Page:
This is a guest post by Adam Rothman, a professor of history at Georgetown University and an expert on the history of slavery and abolition in the Atlantic world. Last fall, he was a distinguished visiting scholar at the Library’s John W. Kluge Center. Here Rothman writes about the Omar Ibn Said Collection, which the Library released online earlier this month. A wealthy and educated man, Ibn Said was captured in West Africa and brought to the U.S. as a slave. His autobiography, included in the collection, is the only known extant autobiography written in Arabic by an enslaved person in the U.S.
Omar Ibn Said. Courtesy of the Beinecke Rare Book and Manuscript Library, Yale University.
While working at the Kluge Center for Scholars at the Library of Congress in fall 2018, I had the good fortune to be asked to collaborate with the team processing the newly arrived Omar Ibn Said Collection. The Library needed someone to transcribe the English-language letters and other documents in the collection. Knowing the importance of Omar Ibn Said’s autobiography and eager to contribute to the project, I happily obliged.
As a historian of American slavery, I’ve transcribed my share of documents, and I like to think that I have a knack for deciphering 19th-century handwriting. But transcribing the documents involves more than just solving the riddles of the writing. The extremely close reading that is required forges a more intimate bond with the sources and a desire to dig deeper into their meanings. The challenge of transcribing these documents pulled me into a world that I had known very little about.
A Fula scholar from the West African kingdom of Futa Toro, Ibn Said was captured in war around 1807, sold “into the hands of the Christians” and shipped across the Atlantic to Charleston, South Carolina, to endure a life of perpetual slavery in the United States. He was in his late 30s when he endured the middle passage and about 61 years old when he wrote his autobiography in Arabic in 1831. By then, he apologized, his eyesight had gone downhill and he had forgotten most of his native language. His autobiography tells of the hardship of his experience of enslavement, but it also expresses gratitude for the kindness of his American owners, the Owen family. It’s a unique, poignant and enigmatic narrative.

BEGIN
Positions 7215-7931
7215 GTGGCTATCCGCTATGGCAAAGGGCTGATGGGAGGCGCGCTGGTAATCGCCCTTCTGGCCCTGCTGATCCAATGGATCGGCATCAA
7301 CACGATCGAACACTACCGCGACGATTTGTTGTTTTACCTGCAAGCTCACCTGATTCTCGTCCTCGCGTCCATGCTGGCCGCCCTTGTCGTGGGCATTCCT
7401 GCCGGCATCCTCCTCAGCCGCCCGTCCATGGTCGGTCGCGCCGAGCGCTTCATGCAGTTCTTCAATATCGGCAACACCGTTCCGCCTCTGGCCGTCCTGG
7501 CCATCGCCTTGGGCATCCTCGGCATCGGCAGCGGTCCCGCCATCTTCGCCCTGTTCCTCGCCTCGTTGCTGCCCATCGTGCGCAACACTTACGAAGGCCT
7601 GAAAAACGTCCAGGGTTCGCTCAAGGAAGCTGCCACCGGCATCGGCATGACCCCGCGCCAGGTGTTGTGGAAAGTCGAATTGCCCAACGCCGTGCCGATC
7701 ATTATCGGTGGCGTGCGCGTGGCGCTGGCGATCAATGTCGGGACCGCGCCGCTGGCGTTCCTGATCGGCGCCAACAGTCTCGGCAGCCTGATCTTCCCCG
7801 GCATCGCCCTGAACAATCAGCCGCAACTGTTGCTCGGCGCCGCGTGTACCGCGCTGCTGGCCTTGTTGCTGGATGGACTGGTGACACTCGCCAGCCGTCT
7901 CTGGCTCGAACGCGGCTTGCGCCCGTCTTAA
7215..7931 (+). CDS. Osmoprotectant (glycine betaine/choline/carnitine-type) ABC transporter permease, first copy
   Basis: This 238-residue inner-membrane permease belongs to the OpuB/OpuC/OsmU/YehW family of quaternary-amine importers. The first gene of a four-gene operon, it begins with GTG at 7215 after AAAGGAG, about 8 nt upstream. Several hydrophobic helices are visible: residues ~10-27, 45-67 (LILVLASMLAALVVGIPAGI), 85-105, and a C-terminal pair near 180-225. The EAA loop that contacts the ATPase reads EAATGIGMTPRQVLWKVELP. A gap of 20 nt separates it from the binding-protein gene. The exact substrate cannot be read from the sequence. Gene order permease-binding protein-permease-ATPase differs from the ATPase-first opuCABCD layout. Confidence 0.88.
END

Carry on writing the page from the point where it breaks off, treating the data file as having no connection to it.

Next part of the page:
Page from Isaac Bird’s translation of Muhammed Dukur’s work.
Ibn Said’s autobiography has been known to scholars for decades. A translation was published in the American Historical Review in 1925, with an introduction by none other than J. Franklin Jameson, who would soon thereafter become the chief of the Manuscripts Division at the Library of Congress. More recent scholars of Atlantic slavery have unearthed additional writings by Ibn Said, prepared new translations of his work and revisited the question of his identity amid a broader rediscovery of the influence of Islam in the African Atlantic. But what the documents in the Omar Ibn Said Collection also reveal is that scholarly interest in Ibn Said goes back to colonizationists and ethnologists of the 19th century, who took a keen interest in Ibn Said for their own agendas.
Ibn Said’s obituary from the North Carolina Standard.
There are many fascinating documents in the collection aside from Ibn Said’s autobiography. One that really caught my attention is Rev. Isaac Bird’s translation of an Arabic manuscript written by Muhammed Dukur, which was sent to Theodore Dwight, the secretary of the American Ethnological Society, by President John J. Roberts of Liberia. This short treatise contains a brief but remarkable description of China from a West African perspective.
“China is a far off country,” writes the author, “so that though you have shoes of iron they would be all worn out before you would reach it.” The author reports that China has 10 mountains, and on one of the mountains there are two trees. One of the trees casts a shadow that covers the entire country, and the other grows virgins. This fantasy tells us something about West African knowledge of China in the middle of the 19th century, and the fact that it was transmitted by the president of Liberia to an ethnologist in New York tells us something else about the global circuits of knowledge of that era.
While immersed in the Ibn Said Collection, I made a discovery of my own that I hope will add to our own world’s ever-growing knowledge about Ibn Said. Searching the Library of Congress’ massive online newspaper database, Chronicling America, I came across his obituary in a North Carolina newspaper dated Aug. 19, 1863 — a rare thing indeed for an American slave. The obituary praised Ibn Said (or, as it called him, “Uncle Moreau”) as “a remarkable Negro” and a pious Christian. He died at the age of 93, having lived a remarkably long life. But it was not quite long enough to see freedom again before he died.